I've started reading Laurel Thatcher Ulrich's Good Wives: Image and Reality in the Lives of Northern New England Women, 1650-1750, which is just as mesmerizing as I'd hoped. Part 1 opens with a long epigraph from Proverbs 31--the King James Bible version of the "Who can find a virtuous woman" passage, a blueprint for Puritan women. Here's an excerpt:
Who can find a virtuous woman? for her price is far above rubies.In other words, to quote Virginia Lee Burton's Katie and the Big Snow, "Katie was big and strong, and she could do a lot of things."
The heart of her husband doth safely trust in her, so that he shall have no need of spoil.
She will do him good and not evil all the days of her life.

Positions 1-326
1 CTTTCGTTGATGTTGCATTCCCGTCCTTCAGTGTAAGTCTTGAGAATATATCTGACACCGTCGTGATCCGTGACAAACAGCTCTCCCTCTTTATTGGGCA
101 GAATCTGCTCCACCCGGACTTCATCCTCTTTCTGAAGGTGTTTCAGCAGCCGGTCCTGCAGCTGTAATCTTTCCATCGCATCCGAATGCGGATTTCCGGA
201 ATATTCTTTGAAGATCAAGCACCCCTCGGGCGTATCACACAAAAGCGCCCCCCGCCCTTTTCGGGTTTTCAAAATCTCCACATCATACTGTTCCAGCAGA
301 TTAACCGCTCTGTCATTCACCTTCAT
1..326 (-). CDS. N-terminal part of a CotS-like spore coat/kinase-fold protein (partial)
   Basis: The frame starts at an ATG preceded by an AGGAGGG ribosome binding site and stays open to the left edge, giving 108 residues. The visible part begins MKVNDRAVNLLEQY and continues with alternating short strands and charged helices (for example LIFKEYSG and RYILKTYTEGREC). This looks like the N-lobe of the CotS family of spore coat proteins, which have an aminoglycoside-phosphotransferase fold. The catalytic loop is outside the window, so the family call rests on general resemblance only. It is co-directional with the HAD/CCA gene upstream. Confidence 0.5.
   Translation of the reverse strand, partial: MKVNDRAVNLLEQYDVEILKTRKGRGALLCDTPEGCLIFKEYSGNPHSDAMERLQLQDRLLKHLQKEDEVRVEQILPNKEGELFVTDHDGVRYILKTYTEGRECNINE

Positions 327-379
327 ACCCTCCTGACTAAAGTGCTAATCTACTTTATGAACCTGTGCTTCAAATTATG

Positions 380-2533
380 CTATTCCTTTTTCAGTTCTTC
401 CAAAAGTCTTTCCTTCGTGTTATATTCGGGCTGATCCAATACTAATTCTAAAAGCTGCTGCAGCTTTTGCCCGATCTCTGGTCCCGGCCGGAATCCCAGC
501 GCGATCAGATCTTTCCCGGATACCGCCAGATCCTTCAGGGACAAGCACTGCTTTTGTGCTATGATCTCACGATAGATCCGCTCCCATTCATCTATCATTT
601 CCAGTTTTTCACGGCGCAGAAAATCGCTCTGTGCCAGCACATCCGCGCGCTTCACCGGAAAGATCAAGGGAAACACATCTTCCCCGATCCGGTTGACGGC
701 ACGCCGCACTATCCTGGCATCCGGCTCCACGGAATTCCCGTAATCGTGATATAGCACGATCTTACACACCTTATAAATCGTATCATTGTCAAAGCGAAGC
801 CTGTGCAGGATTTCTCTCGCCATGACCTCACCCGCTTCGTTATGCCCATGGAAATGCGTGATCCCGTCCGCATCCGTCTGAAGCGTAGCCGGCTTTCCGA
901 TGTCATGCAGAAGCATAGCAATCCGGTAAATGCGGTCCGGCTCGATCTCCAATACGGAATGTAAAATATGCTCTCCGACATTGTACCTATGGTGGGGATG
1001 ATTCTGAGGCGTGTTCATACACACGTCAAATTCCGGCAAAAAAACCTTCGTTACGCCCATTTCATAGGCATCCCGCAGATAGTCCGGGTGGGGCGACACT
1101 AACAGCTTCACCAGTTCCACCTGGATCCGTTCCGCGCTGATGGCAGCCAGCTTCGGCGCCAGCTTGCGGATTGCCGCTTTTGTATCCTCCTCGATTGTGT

She seeketh wool, and flax, and worketh willingly with her hands.
She is like the merchants' ships; she bringeth her food from afar.
She riseth also while it is yet night, and giveth meat to her household, and a portion to her maidens.
She considereth a field, and buyeth it: with the fruit of her hands she planteth a vineyard.
She girdeth her loins with strength, and strengtheneth her arms.
She perceiveth that her merchandise is good: her candle goeth not out by night.
She layeth her hands to the spindle, and her hands hold the distaff.
She stretcheth out her hand to the poor; yea, she reacheth forth her hands to the needy.
She is not afraid of the snow for her household: for all her household are clothed in scarlet.
In other words, to quote my poem "The Skillet Toss," "Men are proud to have a wife who can / fracture skulls, if she thinks it's worth her while."
As Ulrich writes, "The Puritans called this paragon 'Bathsheba,' assuming rather logically that Solomon [the supposed author of Proverbs] could only have learned such an appreciation for huswifery from his mother."